Bemidji School Board continues referendum talks
The Bemidji School Board is moving toward its second attempt in two years to get an operating levy referendum passed.
"The referendum is of critical importance to the education of our children in the district," Board Chairwoman Ann Long Voelkner said in an interview Thursday.
On Wednesday night, the board discussed holding another referendum this fall. Last year's effort to extend and expand the current levy failed in a Nov. 6 referendum. The final year the school district will receive dollars from the current levy is the 2008-09 fiscal year, which is the next school year.
Without the renewal of the current levy, the school district will lose a total of $3.2 million per year after the levy ends.
Superintendent Jim Hess said in an interview Thursday that he expects the board will determine at its April 21 meeting how much money to ask for in the referendum and how long the levy would last.
He said he believes there is an interest among some board members to continue the existing referendum at the current level -- $501 per pupil.
"That would keep things the way they are and not result in a tax increase," Hess said. "We think that will help keep the ballot question simpler and easier to understand."
Long Voelkner said the board also plans to discuss at the April 21 meeting how the money generated from the levy would be used.
However, she said she anticipates the board will wait to develop the wording of any referendum questions to accommodate any action by the state Legislature on proposals to change the wording of referendum ballot questions.
Before discussing the referendum Wednesday night, the board reviewed possible ways to trim the school district's operating budget by about $692,000 for the 2008-09 fiscal year with staffing adjustments. About 80 percent of the operating budget pays for personnel.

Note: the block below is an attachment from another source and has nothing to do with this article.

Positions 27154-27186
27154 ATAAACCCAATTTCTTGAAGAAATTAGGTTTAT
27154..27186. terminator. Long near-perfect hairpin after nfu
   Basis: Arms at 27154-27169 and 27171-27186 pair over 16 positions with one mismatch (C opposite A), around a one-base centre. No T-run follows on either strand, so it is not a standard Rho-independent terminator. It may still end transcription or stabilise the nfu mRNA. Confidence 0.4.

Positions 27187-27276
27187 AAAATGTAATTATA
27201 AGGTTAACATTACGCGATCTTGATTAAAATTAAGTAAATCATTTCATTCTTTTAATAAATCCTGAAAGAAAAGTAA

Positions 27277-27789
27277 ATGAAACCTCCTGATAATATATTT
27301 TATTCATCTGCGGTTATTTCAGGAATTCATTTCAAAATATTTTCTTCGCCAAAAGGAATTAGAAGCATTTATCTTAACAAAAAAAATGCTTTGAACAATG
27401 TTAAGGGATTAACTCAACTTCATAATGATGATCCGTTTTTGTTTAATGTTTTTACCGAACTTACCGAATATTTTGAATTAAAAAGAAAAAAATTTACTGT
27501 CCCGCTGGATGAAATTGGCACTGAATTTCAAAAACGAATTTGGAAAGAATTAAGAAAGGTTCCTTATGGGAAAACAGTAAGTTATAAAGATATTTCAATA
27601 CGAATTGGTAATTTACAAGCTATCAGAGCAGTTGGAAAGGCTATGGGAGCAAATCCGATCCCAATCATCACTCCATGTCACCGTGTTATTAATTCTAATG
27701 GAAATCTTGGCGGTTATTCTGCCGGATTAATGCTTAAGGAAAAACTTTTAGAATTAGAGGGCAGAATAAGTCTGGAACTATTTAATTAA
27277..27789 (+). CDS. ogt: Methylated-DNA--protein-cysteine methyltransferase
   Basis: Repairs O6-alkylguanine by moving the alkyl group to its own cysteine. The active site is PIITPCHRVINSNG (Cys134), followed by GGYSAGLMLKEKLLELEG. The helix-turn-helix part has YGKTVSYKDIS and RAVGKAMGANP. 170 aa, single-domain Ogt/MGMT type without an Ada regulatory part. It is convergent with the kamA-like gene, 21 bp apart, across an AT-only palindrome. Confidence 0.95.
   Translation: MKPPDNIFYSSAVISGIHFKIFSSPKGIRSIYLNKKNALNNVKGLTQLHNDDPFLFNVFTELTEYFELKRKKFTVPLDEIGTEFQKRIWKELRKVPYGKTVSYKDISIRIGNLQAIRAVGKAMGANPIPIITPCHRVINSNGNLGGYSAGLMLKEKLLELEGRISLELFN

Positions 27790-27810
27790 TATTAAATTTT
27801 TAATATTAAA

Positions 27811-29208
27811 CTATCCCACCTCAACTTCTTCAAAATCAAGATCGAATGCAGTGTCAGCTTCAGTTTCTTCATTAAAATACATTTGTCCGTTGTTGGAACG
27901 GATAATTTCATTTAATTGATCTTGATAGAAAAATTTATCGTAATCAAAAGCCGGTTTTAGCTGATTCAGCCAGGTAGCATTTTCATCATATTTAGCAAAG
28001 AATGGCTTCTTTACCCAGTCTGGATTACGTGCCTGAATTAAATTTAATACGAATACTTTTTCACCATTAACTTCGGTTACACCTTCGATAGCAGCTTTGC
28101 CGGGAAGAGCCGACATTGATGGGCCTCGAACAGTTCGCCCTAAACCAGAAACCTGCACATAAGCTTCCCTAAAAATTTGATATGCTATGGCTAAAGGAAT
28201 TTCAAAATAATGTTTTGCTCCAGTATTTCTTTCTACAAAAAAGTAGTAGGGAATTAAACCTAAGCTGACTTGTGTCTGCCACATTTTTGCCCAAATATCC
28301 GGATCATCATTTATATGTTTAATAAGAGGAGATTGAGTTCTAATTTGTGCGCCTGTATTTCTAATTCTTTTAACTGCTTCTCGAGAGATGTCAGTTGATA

Director of Business Services Chris Leinen said earlier this year that he projects the school district will have an operating deficit of about $875,000 during the 2008-09 fiscal year due to the state's "underfunding" of K-12 education that year.
To remain at an 8 percent general fund balance, the school district must reduce its operating budget by about $692,000. A school district policy calls for a general fund balance of about 8-10 percent of the fiscal year budget.
If the school district does not make any adjustments to minimize the projected operating deficit for the 2008-09 fiscal year, it could experience an operating deficit of nearly $4.13 million during the 2009-10 fiscal year, Leinen noted.
He added that this projection is based on the potential loss of operating levy dollars -- which would also trigger the loss of equity funding from the state -- and the carry-over effect of the state's "underfunding" of K-12 education during the 2008-09 fiscal year.
The state Legislature increased the per-pupil formula by 2 percent for the 2007-08 fiscal year, which is the current budget year, and by 1 percent for the 2008-09 fiscal year. For the first year of the biennium, the Legislature also targeted additional money toward special education.
Referendum talk set
A referendum steering committee has formed. On Thursday night, it will host a presentation by Mary Cecconi, executive director of Parents United for Public Schools. Cecconi will present "School Talk: Why a Referendum?" from 7-9 p.m. at the District Office, 3300 Gillett Dr. N.W.